Military Intel Analysts Sound the Alarm on Second Coronavirus Wave, and It’s Netanyahu’s Time to Step Up

It’s much easier to shoot the messenger. A report from the government’s coronavirus information center that came out on Saturday set off quite a storm. The authors of the report, Israeli army intelligence officers, stated that the increased rate of infection showed that Israel is in the throes of a second coronavirus wave and recommended steps to stop its spread. The report, which joins a series of less dramatic warnings from other experts, has dominated the news cycle.

The counter response came immediately: What does military intelligence know about analyzing COVID-19? How do they know how to fight a virus? And more importantly – why is the army giving directives to people on such a clearly civilian matter?

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The report, released by the National Center for Information and Knowledge in the Battle Against the Coronavirus, which is the 127th document it has released since the beginning of the crisis, has revealed to the public the anomaly that is at the bases of the overall handling of the virus by the state. The Health Ministry lacks an effective system for collecting, analyzing and disseminating information. When the virus got here, Military Intelligence volunteered to correct this weakness. Col. N., head of the technology wing in the army’s research division, established the coronavirus information center together with his staff, and it is this body that is responsible for daily updates on the virus.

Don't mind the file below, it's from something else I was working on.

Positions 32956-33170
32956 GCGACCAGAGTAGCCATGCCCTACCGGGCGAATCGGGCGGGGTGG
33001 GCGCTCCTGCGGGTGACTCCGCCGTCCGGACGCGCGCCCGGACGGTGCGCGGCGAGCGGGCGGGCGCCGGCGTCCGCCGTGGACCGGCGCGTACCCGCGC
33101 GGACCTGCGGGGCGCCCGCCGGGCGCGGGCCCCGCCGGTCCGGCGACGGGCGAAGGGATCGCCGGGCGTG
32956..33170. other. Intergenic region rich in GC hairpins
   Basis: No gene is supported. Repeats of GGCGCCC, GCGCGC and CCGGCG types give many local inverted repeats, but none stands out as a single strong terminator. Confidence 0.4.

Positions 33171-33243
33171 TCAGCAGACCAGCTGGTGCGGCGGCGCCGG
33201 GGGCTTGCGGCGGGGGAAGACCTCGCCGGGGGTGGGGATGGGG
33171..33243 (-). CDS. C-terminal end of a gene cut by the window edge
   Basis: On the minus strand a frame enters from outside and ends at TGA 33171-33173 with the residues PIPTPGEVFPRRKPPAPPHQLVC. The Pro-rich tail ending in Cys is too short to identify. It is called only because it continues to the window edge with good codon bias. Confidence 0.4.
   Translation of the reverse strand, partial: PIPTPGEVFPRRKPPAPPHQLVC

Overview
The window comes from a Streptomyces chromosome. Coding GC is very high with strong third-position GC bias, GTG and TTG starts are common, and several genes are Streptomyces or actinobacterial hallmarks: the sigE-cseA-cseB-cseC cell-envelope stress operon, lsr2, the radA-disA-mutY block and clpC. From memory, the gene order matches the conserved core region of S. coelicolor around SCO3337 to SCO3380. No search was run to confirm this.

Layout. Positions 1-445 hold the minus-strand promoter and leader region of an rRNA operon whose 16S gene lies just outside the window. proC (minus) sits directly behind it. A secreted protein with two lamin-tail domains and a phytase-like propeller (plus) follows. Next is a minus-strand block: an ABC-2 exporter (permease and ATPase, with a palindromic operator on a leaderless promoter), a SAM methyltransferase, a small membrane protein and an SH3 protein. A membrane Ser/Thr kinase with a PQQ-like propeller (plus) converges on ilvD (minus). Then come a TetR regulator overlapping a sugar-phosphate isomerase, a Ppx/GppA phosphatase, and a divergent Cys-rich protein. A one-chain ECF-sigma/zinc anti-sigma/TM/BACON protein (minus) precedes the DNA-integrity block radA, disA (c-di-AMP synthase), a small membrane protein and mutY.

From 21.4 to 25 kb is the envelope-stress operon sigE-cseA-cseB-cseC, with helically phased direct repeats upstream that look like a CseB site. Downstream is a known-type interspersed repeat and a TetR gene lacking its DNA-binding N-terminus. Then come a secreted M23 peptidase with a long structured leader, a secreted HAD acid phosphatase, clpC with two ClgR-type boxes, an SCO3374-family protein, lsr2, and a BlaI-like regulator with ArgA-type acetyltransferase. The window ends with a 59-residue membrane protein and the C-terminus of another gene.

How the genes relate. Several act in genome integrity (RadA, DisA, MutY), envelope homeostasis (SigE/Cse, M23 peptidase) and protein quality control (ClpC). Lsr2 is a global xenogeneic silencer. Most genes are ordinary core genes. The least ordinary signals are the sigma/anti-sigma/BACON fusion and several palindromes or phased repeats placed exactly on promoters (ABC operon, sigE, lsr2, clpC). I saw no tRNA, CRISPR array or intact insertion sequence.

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As strange as it sounds, the health care system simply can’t put together a database of similar quality. Gradually, researchers from the Israel Defense Forces also began gathering data about developments around the world and began issuing recommendations for action from time to time.

In early June, after a steep decline in the numbers of infections in Israel, the IDF reduced its involvement. The army and the Health Ministry reached an agreement by which dozens of MI researchers would be loaned to the health minister to continue tracking the virus. But this arrangement was not fully implemented nor was it explained to the public. Thus the reports by the information center, which contain nothing secret, have been released to the public in an improvised and unofficial way. That’s how it happened that on Saturday, when the pessimistic report hit the headlines, the IDF spokesman and the Health Ministry each said the other was responsible for explaining the report, which came out without the knowledge of either body and with no coordination.

It may be assumed that the report was published because its authors, or whoever read it, concluded that a general alarm had to be sounded. What they didn’t expect was the magnitude of the counter response. Military Intelligence was presented as amateurs, exaggerators and alarmists. Epidemiologists wondered, and rightly so, what professional expertise MI had to issue such ironclad predictions.